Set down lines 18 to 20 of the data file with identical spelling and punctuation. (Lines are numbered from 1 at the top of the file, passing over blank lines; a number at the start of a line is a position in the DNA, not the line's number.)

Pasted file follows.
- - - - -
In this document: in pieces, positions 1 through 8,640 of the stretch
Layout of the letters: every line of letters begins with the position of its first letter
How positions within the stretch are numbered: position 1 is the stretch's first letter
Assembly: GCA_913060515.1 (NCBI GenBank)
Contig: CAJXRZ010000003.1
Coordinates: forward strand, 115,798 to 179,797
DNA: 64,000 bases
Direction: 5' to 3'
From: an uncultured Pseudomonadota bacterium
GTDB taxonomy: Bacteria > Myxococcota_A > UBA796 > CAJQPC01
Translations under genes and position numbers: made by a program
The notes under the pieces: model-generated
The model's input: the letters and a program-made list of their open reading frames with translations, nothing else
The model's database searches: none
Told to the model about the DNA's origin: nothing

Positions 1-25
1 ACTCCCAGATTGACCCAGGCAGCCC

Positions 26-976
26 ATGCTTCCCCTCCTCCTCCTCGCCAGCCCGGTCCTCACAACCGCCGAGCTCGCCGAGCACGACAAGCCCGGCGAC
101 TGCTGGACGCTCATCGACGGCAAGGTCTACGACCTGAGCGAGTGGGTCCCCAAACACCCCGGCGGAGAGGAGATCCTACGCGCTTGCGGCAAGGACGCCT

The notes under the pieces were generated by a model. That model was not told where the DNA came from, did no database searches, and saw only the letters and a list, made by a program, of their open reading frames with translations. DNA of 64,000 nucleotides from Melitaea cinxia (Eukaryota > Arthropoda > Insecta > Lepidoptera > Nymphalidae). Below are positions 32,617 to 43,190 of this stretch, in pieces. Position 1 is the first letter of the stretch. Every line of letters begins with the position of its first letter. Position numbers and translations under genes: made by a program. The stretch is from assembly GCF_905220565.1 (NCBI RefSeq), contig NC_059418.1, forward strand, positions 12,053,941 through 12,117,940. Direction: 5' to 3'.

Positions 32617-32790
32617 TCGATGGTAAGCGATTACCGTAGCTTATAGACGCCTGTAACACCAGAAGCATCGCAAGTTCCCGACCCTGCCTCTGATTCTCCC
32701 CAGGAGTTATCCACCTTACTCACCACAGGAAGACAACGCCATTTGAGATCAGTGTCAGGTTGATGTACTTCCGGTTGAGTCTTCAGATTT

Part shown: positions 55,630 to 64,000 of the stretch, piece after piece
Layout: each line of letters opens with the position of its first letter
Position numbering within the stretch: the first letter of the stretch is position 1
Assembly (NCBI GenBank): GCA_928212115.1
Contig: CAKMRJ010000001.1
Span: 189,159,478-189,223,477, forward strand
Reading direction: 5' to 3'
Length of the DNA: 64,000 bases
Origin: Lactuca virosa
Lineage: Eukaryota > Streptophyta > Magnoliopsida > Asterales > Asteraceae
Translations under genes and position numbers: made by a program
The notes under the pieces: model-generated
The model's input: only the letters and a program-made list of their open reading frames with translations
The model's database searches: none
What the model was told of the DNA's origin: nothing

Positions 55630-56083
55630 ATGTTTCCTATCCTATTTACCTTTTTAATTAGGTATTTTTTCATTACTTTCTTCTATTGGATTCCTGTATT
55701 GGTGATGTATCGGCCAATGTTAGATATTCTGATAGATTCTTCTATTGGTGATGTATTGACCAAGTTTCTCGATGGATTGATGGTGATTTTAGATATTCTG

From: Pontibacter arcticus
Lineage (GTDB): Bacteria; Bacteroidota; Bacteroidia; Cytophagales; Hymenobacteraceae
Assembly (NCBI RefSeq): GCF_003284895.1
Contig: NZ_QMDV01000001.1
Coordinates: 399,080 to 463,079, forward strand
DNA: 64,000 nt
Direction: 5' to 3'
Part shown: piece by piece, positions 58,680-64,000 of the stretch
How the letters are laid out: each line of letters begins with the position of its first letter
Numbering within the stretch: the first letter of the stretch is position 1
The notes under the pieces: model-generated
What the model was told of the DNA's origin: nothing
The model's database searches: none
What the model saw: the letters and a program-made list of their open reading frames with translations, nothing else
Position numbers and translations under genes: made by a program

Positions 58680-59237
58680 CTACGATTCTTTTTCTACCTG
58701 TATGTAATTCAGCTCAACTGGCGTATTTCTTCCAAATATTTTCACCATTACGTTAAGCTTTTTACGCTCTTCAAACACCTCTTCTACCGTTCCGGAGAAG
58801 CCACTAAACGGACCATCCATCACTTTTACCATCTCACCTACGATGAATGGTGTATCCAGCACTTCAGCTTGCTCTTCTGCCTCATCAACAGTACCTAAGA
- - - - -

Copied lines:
Positions 26-976
26 ATGCTTCCCCTCCTCCTCCTCGCCAGCCCGGTCCTCACAACCGCCGAGCTCGCCGAGCACGACAAGCCCGGCGAC
101 TGCTGGACGCTCATCGACGGCAAGGTCTACGACCTGAGCGAGTGGGTCCCCAAACACCCCGGCGGAGAGGAGATCCTACGCGCTTGCGGCAAGGACGCCT